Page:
In this age of digital transformation, an increasing number of employees are finding themselves taking on the role of Project Manager without actually having a background in project management. What used to be a role designed to simply manage projects with clear start and endpoints, now has evolved into a cross-functional role of organizing people and processes while managing resources to produce results for both stakeholders and the company.
Because of this, project managers have become more valuable to organizations, and the demand for their skills and strategic roles has grown worldwide. The following best practices provide insight into how to be a successful project manager within Workfront.
- Organization is key
- Prior to launch, a project is simply a mix of data, requests, and unspecified objectives. The role of a project manager is to sift through all the information and establish a clear timeline that is both easily manageable and realistically attainable.
- Start by creating a flexible project template within Workfront to save yourself time from recreating the same framework for each project. Templates provide you with a way to capture all of the repeatable processes, information, and settings associated with your projects, and will help to organize all data in a single place.
- For a more accurate project timeline, apply a task constraint to template tasks that require a specific start or completion date and leave those tasks that are not yet scheduled to “As Soon As Possible” so they can continue to update in the future as the schedule firms up.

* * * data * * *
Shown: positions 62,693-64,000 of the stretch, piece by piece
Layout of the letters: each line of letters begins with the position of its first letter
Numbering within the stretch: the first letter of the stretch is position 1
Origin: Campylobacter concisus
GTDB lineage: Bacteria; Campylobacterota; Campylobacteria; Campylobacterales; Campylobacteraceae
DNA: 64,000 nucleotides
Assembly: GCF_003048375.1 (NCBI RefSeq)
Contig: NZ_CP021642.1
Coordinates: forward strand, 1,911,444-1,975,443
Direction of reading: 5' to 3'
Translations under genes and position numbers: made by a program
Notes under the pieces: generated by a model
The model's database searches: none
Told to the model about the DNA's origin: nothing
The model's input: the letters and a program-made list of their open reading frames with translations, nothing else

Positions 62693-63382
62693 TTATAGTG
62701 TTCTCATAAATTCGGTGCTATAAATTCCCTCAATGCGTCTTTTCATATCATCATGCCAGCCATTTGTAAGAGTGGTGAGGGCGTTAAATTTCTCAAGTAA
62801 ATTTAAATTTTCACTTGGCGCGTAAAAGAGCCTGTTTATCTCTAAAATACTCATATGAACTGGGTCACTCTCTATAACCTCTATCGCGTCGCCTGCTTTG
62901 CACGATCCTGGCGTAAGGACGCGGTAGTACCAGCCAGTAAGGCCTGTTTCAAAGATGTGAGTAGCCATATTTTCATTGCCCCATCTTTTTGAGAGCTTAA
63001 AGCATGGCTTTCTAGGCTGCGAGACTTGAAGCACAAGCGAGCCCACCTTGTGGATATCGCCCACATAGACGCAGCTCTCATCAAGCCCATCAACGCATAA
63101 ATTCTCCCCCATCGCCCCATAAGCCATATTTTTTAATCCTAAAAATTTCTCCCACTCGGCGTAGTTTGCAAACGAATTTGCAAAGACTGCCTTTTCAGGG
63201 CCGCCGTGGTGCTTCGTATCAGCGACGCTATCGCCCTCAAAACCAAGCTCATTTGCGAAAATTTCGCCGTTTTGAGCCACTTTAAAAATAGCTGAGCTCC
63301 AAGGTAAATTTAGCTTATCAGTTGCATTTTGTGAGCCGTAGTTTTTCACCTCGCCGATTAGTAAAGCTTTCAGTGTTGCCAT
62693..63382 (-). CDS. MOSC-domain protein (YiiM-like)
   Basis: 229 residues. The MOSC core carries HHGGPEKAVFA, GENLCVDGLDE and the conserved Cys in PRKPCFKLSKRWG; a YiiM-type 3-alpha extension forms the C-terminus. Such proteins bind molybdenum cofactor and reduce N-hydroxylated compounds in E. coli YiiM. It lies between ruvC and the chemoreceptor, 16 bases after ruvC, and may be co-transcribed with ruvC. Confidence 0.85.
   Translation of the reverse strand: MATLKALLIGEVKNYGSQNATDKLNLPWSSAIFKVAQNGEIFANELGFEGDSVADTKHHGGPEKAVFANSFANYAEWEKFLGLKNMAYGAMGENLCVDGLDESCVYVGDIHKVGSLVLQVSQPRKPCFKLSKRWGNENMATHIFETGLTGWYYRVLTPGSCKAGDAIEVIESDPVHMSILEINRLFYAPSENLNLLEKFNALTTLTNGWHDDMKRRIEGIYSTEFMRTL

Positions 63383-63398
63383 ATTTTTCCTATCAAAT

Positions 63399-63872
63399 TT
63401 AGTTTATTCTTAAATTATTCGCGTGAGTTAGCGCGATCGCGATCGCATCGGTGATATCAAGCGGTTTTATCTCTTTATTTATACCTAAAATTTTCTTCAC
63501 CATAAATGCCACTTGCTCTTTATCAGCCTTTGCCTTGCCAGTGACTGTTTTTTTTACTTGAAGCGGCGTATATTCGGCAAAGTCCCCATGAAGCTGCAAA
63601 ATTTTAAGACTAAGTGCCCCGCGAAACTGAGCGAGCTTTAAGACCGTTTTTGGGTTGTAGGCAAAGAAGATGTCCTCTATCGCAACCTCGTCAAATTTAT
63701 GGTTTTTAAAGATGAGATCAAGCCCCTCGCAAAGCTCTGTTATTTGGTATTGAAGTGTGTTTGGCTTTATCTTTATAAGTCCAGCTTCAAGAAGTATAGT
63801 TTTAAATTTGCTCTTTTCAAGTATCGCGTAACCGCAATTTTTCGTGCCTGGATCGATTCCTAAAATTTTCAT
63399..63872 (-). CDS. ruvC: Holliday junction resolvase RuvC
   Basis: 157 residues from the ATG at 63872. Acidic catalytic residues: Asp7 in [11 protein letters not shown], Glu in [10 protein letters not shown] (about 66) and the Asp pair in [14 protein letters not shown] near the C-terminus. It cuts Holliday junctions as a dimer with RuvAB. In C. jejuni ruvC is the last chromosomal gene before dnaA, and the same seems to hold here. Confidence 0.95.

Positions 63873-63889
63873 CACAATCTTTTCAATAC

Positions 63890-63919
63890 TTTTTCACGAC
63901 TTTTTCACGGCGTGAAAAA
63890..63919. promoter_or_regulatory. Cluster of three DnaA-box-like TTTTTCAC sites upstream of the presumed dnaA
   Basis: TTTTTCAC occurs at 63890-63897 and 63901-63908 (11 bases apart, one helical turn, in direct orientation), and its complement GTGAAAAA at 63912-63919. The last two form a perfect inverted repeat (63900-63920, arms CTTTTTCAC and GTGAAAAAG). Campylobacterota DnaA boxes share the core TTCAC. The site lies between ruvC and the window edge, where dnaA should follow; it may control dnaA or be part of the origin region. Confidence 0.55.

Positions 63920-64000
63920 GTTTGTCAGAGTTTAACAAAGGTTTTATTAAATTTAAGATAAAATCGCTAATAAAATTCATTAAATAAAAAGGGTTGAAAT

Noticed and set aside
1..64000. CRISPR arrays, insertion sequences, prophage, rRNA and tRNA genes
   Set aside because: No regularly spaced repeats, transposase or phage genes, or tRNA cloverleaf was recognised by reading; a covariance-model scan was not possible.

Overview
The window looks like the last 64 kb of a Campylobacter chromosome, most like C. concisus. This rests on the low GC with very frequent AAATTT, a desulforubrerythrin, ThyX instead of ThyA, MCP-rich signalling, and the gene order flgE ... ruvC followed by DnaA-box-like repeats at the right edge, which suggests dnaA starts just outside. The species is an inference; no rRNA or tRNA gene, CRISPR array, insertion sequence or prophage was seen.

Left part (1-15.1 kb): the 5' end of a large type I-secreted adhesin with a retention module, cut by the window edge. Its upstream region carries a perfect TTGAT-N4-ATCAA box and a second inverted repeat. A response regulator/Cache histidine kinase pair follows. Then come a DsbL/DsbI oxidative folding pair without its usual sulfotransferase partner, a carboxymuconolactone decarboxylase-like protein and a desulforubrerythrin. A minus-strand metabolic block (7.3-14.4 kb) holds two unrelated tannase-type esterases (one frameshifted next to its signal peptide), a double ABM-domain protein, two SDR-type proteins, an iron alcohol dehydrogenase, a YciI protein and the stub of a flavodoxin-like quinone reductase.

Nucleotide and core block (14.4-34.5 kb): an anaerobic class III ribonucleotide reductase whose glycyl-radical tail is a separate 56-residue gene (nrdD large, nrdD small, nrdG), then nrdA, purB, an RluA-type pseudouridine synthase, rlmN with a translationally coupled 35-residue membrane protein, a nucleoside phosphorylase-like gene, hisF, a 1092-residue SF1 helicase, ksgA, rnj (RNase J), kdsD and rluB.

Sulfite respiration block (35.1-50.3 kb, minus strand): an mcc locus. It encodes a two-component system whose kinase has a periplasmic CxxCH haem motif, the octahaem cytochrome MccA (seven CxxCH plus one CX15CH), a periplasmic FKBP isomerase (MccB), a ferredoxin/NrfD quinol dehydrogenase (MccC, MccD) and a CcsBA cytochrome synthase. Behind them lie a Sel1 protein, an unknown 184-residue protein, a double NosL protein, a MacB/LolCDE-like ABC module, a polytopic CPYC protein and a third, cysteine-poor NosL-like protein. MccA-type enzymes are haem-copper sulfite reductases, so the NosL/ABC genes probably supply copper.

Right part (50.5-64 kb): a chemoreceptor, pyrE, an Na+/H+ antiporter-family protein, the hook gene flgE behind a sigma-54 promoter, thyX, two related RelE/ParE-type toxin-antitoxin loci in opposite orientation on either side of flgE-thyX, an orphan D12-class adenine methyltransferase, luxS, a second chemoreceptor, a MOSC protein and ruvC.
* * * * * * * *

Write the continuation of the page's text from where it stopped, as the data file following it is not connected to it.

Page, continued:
- Analyze data using dashboards
- Reporting is a major component of successful project management as its purpose is to effectively and efficiently communicate project status at regular intervals. Without having to deep dive into each work item, Workfront reports and dashboards provide visibility into all managed objects in a single view and can be shared with colleagues, managers and stakeholders through repeating deliveries.
- To stay on top of your work, organization is key, however, building reports and analyzing the data will drastically improve a project’s success rate. From the reporting area, create a variety of reports such as tasks due this week, overdue tasks and projects I own with key custom fields, and add them to a dashboard. That way, all managed work is clearly visible on a single page and tasks requiring attention can be immediately addressed. For extra visibility, set the dashboard as a custom tab or connect with your System Administrator on adding it to your layout template.
- Share lessons learned
- All projects should have a post-project review so that the team can share what went well and what didn’t. This can happen in the form of a team meeting, lunch and learn or as an update added to the Workfront project that is reviewed by a manager. Our internal best practice is to add post-mortem tasks to every project. By having an open discussion, all involved will benefit from the honest feedback and can take those lessons learned onto the next project.
- By retaining and analyzing lessons learned, project managers can reduce the risk of making the same mistakes, leading to reduced project costs and more successful opportunities in the future.
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